I have to say here, simply, AMEN!–DRL
Do our favorite TV programs reveal our values?
by Tim Hall
Perhaps I shouldn’t write about the now-concluded TV series, “The Sopranos.” I never watched an episode; I don’t have HBO on my cable lineup and don’t plan to add it. But when the series’ final episode this past week drew so much hoopla, it moved me to contemplate what its popularity might mean.
For those few who might not know, “The Sopranos” was not about singers in a choral group. Tony Soprano, the lead character, was a man who seemed to be an average guy, but was actually a Mafia boss. From what I’ve read, the show was filled with graphic sex and violence. The story line must have been well written, for viewers seemed to be addicted to each episode.
At the risk of revealing my age, I can’t help but compare popular TV series today with those of the past. “The Sopranos” is a long way from “The Andy Griffith Show”! What has happened to our society to bring about such a change? Is it a good change? Should we be concerned?
According to Jesus, we should be very concerned. His words in Matthew 6:22,23 pertain to this issue: “The lamp of the body is the eye. If therefore your eye is good, your whole body will be full of light. But if your eye is bad, your whole body will be full of darkness. If therefore the light that is in you is darkness, how great is that darkness!” (NKJV)
I don’t follow entertainment news, but talk about “The Sopranos” has been everywhere. From the front pages of Internet news sites to those who normally focus on sports, many were speculating, then evaluating, about the end of the series. Doesn’t this show that our nation’s “eye” has been focused on that which is dark?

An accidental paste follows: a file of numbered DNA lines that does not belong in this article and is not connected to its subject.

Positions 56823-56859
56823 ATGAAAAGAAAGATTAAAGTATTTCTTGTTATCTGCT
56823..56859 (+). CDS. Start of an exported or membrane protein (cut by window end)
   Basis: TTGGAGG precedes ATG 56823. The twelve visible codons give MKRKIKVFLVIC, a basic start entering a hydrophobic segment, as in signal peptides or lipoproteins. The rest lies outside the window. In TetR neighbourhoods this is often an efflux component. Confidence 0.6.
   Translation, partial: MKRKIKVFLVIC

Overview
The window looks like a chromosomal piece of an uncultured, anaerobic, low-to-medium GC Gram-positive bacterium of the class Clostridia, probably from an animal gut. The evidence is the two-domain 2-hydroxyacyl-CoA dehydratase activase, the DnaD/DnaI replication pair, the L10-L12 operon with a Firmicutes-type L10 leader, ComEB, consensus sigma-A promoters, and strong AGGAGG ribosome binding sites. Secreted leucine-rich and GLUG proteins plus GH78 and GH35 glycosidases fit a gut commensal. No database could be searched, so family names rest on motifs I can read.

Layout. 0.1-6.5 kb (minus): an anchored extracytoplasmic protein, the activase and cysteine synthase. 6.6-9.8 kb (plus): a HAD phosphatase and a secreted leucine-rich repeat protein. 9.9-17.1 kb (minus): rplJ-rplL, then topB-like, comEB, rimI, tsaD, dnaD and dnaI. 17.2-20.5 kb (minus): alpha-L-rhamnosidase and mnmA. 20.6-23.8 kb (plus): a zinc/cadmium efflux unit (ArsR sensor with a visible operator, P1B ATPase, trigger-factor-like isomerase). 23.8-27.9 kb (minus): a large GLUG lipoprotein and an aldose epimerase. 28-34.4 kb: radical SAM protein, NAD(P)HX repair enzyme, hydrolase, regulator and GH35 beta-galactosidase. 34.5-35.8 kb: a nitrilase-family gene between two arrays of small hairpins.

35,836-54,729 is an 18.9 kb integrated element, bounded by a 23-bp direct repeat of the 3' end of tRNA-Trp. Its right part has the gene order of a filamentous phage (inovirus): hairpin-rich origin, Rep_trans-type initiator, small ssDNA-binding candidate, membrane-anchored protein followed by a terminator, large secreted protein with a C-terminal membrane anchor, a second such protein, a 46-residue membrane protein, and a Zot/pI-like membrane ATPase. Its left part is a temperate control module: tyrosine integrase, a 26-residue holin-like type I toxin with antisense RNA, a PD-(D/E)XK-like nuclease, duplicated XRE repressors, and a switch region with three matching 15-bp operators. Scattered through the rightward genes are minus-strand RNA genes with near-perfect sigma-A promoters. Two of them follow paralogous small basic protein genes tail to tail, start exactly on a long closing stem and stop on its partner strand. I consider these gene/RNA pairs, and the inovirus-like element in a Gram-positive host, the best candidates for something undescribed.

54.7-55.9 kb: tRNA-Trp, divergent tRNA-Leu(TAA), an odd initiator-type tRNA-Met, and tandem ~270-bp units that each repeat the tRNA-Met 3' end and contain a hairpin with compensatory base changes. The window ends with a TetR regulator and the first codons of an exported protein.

And how many viewers were Christians? There’s likely no way to know, but it concerns me that any Christian would feel viewing such content would not affect them. According to God’s word, there is a link between that which we watch and the condition of our inner person.
David learned that viewing the wrong thing can lead to terrible consequences. Maybe that’s why he wrote this in Psalm 101:3: “I will set nothing unclean before my eyes; I hate the work of those who fall away; it shall not cling to me.” How could David be so sure that bad thoughts wouldn’t cling to him? By not viewing it in the first place. Wouldn’t it work that way today?
It is none other than Satan who has pulled us away from spending time in God’s word. Paul, in Philippians 4:8, tells us to “think on these things.” And the “things” to which he refers are not what are normally found on prime time television.
Christian, the direction in which television is headed is all too obvious. How much longer will we walk with such a worldly companion?
By Tim Hall (15 June 2007, 10:16 AM)
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